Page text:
The influence of the A.M.E. Church in Lafayette emerged as early as 1843. Participants in a local Colored People’s Convention in April of 1843 had strong A.M.E. affiliations. At this convention local men passed a resolution to encourage the organization of a common school system supported by the united resources of the Indiana African American community. The chairman of the convention was Daniel Brown, a whitewasher and sexton at St. John’s Episcopal Church. Samuel B. Webster, a barbershop owner and schoolteacher, was the assistant secretary. Brown’s name appeared as a trustee of the A.M.E. Church on several property transactions and Webster was President of the A.M.E. Sabbath School in 1844.
By July of 1846 an A.M.E. congregation formally organized. Trustees Daniel Brown, David Mitchell, Charles Sprangler, John Homes, Hazel Cummins, Robert Burt and Jacob Skipworth purchased for $85 a half lot on Cincinnati Street between 10th and 11th Streets. In December of 1846 the congregation announced in the Lafayette Daily Courier that they wanted to build a house of worship on the purchased lot by spring. The congregation maintained a church and sometimes conducted a school at this site until they sold the property in the summer of 1866 for $500.
The A.M.E. congregation, like other denominations in Lafayette, organized social festivals and suppers. Such activities fostered the congregation’s cultural identity and ensured its visibility in the larger community. Newspaper notices extended invitations to the white community. With the admission at only 10 cents the fairs appeared to be popular and well attended. One fair in 1851 collected over $75 dollars for the church.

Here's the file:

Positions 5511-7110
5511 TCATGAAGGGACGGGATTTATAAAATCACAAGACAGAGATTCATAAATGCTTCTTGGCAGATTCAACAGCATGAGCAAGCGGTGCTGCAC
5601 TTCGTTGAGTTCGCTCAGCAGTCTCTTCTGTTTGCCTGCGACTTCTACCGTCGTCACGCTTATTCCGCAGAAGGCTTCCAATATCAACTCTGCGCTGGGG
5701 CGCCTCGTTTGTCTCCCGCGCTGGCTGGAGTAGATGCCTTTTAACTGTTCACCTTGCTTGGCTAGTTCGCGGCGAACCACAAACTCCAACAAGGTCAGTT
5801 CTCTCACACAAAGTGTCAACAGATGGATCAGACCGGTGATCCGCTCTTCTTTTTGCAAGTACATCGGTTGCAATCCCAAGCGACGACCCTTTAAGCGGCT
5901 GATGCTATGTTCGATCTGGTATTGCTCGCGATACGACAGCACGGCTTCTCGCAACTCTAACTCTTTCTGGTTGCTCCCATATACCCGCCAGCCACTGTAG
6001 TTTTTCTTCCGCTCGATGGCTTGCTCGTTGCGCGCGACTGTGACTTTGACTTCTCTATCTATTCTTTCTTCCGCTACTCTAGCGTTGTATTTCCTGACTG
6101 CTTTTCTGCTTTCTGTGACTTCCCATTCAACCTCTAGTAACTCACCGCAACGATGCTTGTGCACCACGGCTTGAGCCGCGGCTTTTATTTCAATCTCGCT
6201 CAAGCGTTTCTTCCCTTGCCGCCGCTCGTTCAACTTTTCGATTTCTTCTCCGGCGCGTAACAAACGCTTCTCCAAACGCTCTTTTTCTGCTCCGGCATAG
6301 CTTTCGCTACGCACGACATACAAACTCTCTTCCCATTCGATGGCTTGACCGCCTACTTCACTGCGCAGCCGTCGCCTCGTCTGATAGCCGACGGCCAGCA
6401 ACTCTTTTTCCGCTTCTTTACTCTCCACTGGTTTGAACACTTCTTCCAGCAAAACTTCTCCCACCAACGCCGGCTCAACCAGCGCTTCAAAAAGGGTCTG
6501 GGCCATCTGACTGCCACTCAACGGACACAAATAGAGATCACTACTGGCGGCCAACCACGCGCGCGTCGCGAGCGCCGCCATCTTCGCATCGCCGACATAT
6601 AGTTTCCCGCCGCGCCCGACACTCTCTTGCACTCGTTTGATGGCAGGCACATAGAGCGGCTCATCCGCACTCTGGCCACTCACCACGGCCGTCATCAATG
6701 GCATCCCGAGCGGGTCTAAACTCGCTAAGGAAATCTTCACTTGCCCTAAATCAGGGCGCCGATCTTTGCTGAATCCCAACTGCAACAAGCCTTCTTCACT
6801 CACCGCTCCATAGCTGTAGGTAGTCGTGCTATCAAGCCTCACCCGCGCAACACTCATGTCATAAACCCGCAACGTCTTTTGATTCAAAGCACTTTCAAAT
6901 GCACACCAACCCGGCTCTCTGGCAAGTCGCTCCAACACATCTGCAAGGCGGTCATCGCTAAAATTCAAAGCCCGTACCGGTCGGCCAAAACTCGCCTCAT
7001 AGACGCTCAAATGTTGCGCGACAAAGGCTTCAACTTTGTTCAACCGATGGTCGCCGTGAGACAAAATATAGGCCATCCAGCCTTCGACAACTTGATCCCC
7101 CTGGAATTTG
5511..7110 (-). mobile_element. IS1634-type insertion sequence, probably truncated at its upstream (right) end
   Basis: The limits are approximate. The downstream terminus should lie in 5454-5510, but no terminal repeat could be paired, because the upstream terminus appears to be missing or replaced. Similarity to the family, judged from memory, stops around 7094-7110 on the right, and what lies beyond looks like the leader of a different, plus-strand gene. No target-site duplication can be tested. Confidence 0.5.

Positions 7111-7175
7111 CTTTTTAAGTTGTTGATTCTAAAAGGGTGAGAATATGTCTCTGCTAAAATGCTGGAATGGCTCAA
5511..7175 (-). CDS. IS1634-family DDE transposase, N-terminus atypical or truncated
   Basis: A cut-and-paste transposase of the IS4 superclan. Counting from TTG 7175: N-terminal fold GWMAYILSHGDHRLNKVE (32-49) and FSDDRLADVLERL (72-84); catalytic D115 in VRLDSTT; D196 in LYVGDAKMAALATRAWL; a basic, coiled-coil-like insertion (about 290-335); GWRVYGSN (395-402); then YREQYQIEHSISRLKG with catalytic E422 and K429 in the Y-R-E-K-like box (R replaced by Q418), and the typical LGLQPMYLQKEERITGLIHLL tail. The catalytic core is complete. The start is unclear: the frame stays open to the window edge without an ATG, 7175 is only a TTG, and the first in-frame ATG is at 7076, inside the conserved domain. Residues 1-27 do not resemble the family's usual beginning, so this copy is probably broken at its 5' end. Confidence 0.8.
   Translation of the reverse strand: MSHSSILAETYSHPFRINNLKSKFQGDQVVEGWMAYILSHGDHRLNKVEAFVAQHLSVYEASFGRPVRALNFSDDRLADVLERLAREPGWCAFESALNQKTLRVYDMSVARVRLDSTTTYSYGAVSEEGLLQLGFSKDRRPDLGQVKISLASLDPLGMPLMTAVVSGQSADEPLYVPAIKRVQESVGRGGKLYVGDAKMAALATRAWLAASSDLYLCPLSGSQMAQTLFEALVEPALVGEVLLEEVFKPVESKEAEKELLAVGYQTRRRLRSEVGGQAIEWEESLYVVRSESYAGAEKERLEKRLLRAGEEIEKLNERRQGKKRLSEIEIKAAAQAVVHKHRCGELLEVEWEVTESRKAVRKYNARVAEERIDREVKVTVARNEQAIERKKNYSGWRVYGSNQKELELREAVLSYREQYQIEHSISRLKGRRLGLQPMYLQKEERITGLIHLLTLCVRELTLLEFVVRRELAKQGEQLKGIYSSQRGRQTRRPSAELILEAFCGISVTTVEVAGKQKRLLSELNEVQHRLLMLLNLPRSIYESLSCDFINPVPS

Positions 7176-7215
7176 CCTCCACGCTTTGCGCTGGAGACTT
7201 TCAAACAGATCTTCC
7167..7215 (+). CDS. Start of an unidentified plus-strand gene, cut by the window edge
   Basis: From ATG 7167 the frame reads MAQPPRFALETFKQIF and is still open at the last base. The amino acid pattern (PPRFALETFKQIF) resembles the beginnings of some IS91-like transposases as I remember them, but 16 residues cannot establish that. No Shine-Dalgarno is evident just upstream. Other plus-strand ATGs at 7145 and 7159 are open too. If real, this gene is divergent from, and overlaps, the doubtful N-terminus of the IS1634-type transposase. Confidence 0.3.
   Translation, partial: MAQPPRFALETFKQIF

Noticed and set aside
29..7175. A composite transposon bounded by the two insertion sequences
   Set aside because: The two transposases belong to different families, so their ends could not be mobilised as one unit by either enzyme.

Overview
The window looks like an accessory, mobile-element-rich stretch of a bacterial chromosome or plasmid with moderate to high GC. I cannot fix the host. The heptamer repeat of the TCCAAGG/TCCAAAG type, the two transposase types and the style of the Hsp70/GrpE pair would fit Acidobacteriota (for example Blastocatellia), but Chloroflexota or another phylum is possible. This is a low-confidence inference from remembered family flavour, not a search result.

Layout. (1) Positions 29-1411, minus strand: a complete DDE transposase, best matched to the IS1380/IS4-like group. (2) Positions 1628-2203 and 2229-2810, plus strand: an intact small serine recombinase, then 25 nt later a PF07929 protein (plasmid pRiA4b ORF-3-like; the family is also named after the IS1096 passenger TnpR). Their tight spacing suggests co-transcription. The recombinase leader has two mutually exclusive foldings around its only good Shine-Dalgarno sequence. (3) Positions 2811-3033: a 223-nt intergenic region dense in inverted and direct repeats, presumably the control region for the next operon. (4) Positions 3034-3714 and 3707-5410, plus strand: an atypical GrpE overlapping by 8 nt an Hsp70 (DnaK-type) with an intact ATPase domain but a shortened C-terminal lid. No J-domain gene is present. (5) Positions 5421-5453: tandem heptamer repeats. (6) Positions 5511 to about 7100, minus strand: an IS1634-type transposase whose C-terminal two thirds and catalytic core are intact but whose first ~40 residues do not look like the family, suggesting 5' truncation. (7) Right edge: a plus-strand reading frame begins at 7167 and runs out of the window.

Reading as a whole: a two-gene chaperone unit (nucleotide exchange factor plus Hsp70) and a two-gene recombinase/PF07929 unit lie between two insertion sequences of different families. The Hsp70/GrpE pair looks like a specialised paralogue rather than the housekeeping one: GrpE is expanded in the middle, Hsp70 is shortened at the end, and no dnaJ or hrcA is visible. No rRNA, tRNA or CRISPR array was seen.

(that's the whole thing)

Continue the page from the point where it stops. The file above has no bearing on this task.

The African American community also chose their churches as sites for political expression. When the Union army needed recruits for the 28th Indiana Colored Troops, an officer addressed the Lafayette free black community at the African Church on Cincinnati Street. At that meeting Dr. Luther Jewett, a locally recognized abolitionist, also encouraged Union enlistment. Lafayette’s free black population enthusiastically responded to his inducements and during the course of the Civil War several local African Americans citizens gave their lives to end slavery in the United States.
One of the largest celebrations in Indiana for the ratification of the 15th Amendment began at the steps of the A.M.E. Church on Ferry Street. On April 23, 1870, a local 28th U.S.C.T. Indiana veteran, Thomas Brown, led a parade of dignitaries and supporters through the streets of Lafayette. Governor Baker of Indiana, and Rev. J.M. Williams of Indianapolis, a former slave, spoke on the recent accomplishments of African Americans. A supper and festival at the A.M.E. Church concluded the activities.